Defining what comprises Cloud Computing is hard because it is so many things. Many vendors do not help clarify it because labelling products as Cloud Computing makes them appear current and more relevant. Despite all the marketing hype, Cloud Computing can be readily broken down into one of three delivery models as defined by NIST and known as the SPI model. SPI stands for Software, Platform and Infrastructure. When all the hype is stripped away, these just represent hardware and software !
Cloud computing enables hardware and software to be delivered as services, where the term service is used to reflect the fact that they are provided on demand and are paid on a usage basis – the more you use the more you pay. Draw an analogy with a restaurant. This provides a food and drinks service. If we would like to eat at a restaurant, we do not buy it, just use it as we require. The more we eat the more we pay. Cloud Computing provides computing facilities in the same way as restaurants provide food, when we need computing facilities, we use them from the cloud. The more we use the more we pay. When we stop using them we stop paying.
Although the above analogy is a great simplification, the core idea holds. Since computing is many many things, Cloud Computing has a lot of things to deliver as a service.This is where the SPI model helps organise things. Lets consider these in turn.
Software as a Service This is typically end user applications delivered on demand over a network on a pay per use basis. The software requires no client installation, just a browser and network connectivity. An example of SaaS is MicroSoft Office365. Until its launch, if a user required say Word, they would have to purchase it, install it, backup files etc. With Office365 Word can be acquired for a small monthly fee, with no client installation, the files are automatically backed up, software upgrades are automatically received and the software can be accessed from anywhere. Decide you do not require Word anymore – stop paying the monthly fee. It is that simple.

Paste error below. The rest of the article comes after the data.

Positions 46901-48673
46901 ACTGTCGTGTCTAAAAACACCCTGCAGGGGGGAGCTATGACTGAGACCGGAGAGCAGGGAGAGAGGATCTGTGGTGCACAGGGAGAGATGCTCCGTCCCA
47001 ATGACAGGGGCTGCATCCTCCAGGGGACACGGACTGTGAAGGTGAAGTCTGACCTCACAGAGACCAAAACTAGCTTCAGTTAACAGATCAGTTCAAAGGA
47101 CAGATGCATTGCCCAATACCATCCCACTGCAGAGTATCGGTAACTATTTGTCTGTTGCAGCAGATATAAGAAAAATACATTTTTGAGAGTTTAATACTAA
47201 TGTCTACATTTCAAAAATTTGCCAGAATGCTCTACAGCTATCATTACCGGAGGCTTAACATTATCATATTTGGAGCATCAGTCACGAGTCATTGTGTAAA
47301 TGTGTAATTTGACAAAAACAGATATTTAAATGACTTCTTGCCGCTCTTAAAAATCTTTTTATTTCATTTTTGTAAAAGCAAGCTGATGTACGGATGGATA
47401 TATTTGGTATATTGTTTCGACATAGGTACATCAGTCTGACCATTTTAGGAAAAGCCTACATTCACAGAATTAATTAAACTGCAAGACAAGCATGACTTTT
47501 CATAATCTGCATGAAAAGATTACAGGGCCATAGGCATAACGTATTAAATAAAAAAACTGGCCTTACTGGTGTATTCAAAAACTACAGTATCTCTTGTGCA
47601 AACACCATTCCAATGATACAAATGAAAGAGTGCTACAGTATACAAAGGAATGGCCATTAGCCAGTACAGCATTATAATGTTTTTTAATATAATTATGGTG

Platform as a Service Used by software development companies to run their software products. Software products need physical servers to run on, with database software, often Web servers too. These are all the platform that the application runs on. Building this yourself is a time consuming task and needs to be continually monitored and updated. PaaS provides all of the platform out of the box enabling software applications to be given to the platform which will execute them with no requirement for administration of the lower level components.
InfraStructure as a Service This covers a wide range of features, from individual servers, to private networks, disk drives, various long term storage devices as well as email servers, domain name servers as well as messaging systems. All of these can be provisioned on demand and often include software license fees for operating systems and associated software installed on the servers. Organisations can build a complete computing infrastructure using IaaS on demand.
So all the services provided by Cloud Computing fit into one of the three delivery models above. End users typically use SaaS, software development teams PaaS and IT departments whose responsibility is the infrastructure use IaaS. There is much more to Cloud Computing, including aspects such as the automatic scaling and security for example, but as a starting point, categorising the deliver models should help to understand that all aspects of computing are covered and it can be potentially useful for everybody involved in, or using IT.
As cloud computing continues to make information technology headlines, vendors are aggressively promoting the many benefits it can provide organizations. Our White Paper, Cloud Computing Promises: Fact of Fiction , addresses the claims and questions that are often raised in relation to cloud computing and provides a clear view of what the cloud can—and can’t—deliver in reality.